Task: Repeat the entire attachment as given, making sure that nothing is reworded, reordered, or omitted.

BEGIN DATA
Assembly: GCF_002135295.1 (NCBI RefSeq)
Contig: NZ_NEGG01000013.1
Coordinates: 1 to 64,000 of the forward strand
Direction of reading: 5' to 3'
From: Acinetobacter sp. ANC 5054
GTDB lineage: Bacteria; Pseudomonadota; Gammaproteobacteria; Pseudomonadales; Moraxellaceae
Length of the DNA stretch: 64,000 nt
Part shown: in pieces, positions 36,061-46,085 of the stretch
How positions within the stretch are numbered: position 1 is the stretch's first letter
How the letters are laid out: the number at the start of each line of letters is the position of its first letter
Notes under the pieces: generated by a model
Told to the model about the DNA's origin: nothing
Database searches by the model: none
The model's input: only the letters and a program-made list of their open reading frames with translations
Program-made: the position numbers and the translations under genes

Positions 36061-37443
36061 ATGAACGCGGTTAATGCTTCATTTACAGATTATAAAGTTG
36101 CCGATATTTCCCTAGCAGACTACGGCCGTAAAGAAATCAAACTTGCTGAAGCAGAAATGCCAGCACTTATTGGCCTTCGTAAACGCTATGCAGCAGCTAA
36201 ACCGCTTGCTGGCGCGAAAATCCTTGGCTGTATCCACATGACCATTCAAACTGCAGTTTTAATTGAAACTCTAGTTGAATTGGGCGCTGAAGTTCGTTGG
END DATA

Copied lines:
Assembly: GCF_002135295.1 (NCBI RefSeq)
Contig: NZ_NEGG01000013.1
Coordinates: 1 to 64,000 of the forward strand
Direction of reading: 5' to 3'
From: Acinetobacter sp. ANC 5054
GTDB lineage: Bacteria; Pseudomonadota; Gammaproteobacteria; Pseudomonadales; Moraxellaceae
Length of the DNA stretch: 64,000 nt
Part shown: in pieces, positions 36,061-46,085 of the stretch
How positions within the stretch are numbered: position 1 is the stretch's first letter
How the letters are laid out: the number at the start of each line of letters is the position of its first letter
Notes under the pieces: generated by a model
Told to the model about the DNA's origin: nothing
Database searches by the model: none
The model's input: only the letters and a program-made list of their open reading frames with translations
Program-made: the position numbers and the translations under genes

Positions 36061-37443
36061 ATGAACGCGGTTAATGCTTCATTTACAGATTATAAAGTTG
36101 CCGATATTTCCCTAGCAGACTACGGCCGTAAAGAAATCAAACTTGCTGAAGCAGAAATGCCAGCACTTATTGGCCTTCGTAAACGCTATGCAGCAGCTAA
36201 ACCGCTTGCTGGCGCGAAAATCCTTGGCTGTATCCACATGACCATTCAAACTGCAGTTTTAATTGAAACTCTAGTTGAATTGGGCGCTGAAGTTCGTTGG